3. Indian ModelsAll Indian mopeds have the same model name, “AMI-50 Chief”, or just “AMI-50″. The service manual cover mentions a “AMI-50 2S”. This was the 2-speed that never materialized. The 1978-82 Indian engine is an exact copy of a 1968-77 Honda PC50 4-stroke 1-speed moped engine. Indian models are like a fast food restaurant menu, many variations from just a few ingredients. The 1978 Indian Parts Manual lists the following frame colors: black, silver, burgundy, blue. (blue was actually white?) The first 1978 Indians had a Tillotson “pumper” type carburetor. That had problems. Later 1978 Indians had a Keihin carburetor, with lever choke, same kind as Honda PC50. The only 1978 decals listed are the left and right Indian heads on the tank. The only 1978 wheels are the spoke wheels with 90mm brake drums. The 1979 Indian Parts Manual lists the following frame colors: black, silver, burgundy, blue, green, white. The 1979-later Indians had a wider rear luggage rack. Some 1979, and all 1980-later had a Mikuni 10mm carb, with cable choke. The cylinder head for the Mikuni carb model has a different flange angle, and maybe upgrades to valves? The 1979-later Sport Mag II aluminum wheels have the same 90mm brakes as the spoke wheels. The 1979-later Mira Enterprises aluminum wheels have 100mm brakes, different than the others. “Script” version had gold script Indian decals on the tank, and gold script Indian on the engine covers (sides). “Stripe” version had either “warm” or “cool” color stripes, and “FOUR STROKE” in yellow slanted on the sides. At some point the fork changed. The new fork complete interchanged with the old, but the separate parts did not. The 1980 Indian Parts Manual lists the following frame colors: black, silver, burgundy, blue, green, white. Some 1979, and all 1980-later had the improved two-coil WTEMCO magneto. See Wiring Diagrams for that.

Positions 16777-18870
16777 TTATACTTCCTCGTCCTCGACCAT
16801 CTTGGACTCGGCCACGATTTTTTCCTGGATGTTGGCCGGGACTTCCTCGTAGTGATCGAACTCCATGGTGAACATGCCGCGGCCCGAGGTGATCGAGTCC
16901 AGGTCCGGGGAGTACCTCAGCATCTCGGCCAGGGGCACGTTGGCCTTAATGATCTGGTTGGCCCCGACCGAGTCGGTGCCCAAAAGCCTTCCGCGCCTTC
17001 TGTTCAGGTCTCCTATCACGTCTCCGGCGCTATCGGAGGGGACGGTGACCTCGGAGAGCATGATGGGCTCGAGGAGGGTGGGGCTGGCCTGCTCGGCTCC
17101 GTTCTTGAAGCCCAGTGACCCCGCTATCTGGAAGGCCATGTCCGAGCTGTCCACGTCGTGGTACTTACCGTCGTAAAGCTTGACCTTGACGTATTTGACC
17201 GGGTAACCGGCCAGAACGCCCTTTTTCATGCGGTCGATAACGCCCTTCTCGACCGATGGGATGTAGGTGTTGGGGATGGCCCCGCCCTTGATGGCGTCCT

1978-79 Indian AMI-50 Chief (head logo, spoke wheels)
1979-80 Indian AMI-50 Chief (gold script, spoke wheels)
1979-80 Indian AMI-50 Chief (color stripes, spoke wheels)
1979-80 Indian AMI-50 Chief (gold script, Sport Mag II “8 ray” wheels)